The sailor, the mechanic, and the good pioneer women, these are the heroes and heroines gratefully remembered now. They regulated civilization; they stood together against the gold-maddened floating miners; they fought the vicious camp-followers.

Neither Harry nor I was a mechanic; but in the Western Dominion the man without money must turn his hand to many trades, and we had learned a good deal, railroad building. Neither need it interfere too much with the farming, for we could hire assistants, even if we brought them from Ontario; and here was another opening to increase our revenue.

The front steps had begun to sag a little; but Mr. Sherwood had blocked them up. The front fence had got out of alignment, and the same able mechanic had righted it and set the necessary new posts. The trim of the little cottage on Amity Street had been painted twice within Nan's remembrance; each time her father had done the work in his spare time.

It is, indeed, hardly less important for the man of business, the farmer, or the mechanic, than for statesmen, legislators, and members of the so-called learned professions. An intelligent farmer of my acquaintance having a piece of greensward to break up, and having three work-horses, determined to employ them all.

But when both have been fairly invented, and are well understood, to explain to any young man, in the completest manner, how to apply the instruments, and how to construct the machines, cannot well require more than the lessons of a few weeks; perhaps those of a few days might be sufficient. In the common mechanic trades, those of a few days might certainly be sufficient.

But the followers of the new philosophy, proposing to themselves the discovery of useful truth as their object, must have altogether failed of attaining that object if they had been content to build theories on superficial induction. Why was this? Evidently because the mechanic was not content with so careless a mode of induction as served the purpose of the philosopher.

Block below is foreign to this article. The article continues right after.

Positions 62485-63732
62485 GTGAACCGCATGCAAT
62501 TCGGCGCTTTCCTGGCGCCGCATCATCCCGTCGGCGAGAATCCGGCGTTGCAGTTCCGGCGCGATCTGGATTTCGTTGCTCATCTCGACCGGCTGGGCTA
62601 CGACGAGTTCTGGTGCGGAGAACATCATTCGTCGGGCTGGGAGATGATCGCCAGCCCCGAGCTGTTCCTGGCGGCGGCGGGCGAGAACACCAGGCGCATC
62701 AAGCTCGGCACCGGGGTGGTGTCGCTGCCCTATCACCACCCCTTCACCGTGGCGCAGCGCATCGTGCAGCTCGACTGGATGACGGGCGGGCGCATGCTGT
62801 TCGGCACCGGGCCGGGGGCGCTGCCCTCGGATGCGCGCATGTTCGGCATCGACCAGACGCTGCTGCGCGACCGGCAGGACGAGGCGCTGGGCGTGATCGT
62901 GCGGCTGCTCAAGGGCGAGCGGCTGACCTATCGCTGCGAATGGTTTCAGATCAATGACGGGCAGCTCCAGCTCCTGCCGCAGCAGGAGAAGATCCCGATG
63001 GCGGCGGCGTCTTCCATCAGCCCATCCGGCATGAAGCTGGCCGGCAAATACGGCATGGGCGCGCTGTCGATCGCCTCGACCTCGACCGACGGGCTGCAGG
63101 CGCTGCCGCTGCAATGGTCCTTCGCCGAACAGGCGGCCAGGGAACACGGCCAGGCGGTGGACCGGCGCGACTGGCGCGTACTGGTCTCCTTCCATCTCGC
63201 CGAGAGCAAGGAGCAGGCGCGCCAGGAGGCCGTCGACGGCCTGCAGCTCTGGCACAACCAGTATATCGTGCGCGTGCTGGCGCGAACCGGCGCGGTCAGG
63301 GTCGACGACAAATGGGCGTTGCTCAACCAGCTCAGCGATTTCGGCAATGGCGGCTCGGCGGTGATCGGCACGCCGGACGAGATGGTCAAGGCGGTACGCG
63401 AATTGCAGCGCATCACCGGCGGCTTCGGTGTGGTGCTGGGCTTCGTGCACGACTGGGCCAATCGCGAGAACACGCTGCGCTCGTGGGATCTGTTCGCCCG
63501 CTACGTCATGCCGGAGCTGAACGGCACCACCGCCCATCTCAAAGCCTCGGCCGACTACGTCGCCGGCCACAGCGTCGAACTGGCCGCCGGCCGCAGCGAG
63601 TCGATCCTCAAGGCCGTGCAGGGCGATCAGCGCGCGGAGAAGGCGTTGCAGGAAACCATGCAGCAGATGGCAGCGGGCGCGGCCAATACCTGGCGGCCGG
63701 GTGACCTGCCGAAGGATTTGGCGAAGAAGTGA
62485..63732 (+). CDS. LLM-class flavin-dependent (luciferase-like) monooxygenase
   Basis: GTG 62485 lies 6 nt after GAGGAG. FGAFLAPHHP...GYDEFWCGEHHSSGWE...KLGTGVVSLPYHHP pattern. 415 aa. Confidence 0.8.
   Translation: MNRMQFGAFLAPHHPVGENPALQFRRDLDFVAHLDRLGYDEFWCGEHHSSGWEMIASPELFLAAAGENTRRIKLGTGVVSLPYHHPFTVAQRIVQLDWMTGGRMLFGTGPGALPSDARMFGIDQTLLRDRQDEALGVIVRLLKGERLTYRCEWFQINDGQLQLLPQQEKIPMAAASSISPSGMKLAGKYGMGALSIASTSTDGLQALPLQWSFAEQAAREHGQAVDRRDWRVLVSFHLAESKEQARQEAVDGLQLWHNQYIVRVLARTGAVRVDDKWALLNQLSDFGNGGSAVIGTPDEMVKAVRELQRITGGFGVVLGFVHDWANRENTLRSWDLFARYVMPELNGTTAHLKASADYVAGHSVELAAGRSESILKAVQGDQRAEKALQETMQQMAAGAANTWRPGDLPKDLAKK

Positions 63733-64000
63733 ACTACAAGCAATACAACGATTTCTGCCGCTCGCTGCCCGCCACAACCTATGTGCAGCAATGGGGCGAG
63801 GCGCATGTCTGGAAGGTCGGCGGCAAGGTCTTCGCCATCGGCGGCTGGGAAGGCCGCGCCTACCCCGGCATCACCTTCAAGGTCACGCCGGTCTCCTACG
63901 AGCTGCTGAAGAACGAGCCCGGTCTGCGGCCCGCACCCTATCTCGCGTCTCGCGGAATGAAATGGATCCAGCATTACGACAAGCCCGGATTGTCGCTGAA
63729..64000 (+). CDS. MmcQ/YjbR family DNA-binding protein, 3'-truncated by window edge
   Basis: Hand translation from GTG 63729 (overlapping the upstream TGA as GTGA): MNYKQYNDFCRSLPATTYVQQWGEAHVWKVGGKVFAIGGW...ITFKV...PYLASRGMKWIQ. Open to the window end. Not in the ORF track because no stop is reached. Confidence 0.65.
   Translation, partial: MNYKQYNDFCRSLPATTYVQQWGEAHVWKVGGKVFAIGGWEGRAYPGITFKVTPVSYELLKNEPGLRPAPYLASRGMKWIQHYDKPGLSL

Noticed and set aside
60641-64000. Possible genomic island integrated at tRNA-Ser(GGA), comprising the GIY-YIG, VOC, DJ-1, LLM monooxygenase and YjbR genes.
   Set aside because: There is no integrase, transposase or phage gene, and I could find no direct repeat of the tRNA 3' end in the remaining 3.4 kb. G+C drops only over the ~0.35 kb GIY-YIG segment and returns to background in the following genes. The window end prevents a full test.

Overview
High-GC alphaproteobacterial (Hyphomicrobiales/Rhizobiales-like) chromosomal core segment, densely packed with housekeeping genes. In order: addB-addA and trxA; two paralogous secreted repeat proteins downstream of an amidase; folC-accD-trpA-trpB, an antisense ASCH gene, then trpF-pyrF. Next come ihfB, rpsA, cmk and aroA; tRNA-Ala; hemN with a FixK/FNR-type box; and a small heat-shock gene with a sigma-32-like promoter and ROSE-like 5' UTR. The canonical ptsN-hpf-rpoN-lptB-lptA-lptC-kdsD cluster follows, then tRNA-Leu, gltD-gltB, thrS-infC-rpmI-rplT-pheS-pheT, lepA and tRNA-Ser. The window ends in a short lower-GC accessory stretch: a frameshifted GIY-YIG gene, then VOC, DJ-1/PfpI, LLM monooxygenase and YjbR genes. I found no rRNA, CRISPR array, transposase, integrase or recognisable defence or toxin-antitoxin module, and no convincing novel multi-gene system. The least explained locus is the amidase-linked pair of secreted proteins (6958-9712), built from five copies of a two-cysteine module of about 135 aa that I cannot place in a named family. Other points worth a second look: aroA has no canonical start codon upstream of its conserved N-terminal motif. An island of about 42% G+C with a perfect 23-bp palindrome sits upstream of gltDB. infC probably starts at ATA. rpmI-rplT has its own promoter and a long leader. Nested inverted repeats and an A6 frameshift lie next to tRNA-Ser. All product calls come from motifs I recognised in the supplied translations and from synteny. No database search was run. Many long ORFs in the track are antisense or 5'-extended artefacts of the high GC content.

The preacher, himself, received the suggestion with approval. Usually for the craft, though, sturdy, was a small one he was his own steersman and engineer. Now, he could enjoy the luxury of a crew, and the driver, who was a fairly good mechanic, was quite competent to handle the small two-cylinder engine. So far as the boy was concerned, he had another reason. The quest might be dangerous.

The mud breastworks had long been leveled with the earth, and their site converted into the green lawns and leafy alleys of the battery, where the gay apprentice sported his Sunday coat, and the laborious mechanic, relieved from the dirt and drudgery of the week, poured his weekly tale of love into the half averted ear of the sentimental chambermaid.

Lynn with dark circles under her eyes had wakened early and slipped down to the kitchen to help her mother and the little maid of all work who lived down the street and was a member of the Sunday School and an important part of the family. It was Naomi who discovered the young mechanic at the front door. There was not much that Naomi did not see.

Harry Carson, who had sighed, and sworn and protested all manner of tender vows. Mr. Harry Carson was the son and the idol of old Mr. Carson, the wealthy mill-owner. Jem Wilson, her old playmate, and the son of her father's, closest friend, although he had earned a position of trust at the foundry where he worked, was but a mechanic after all!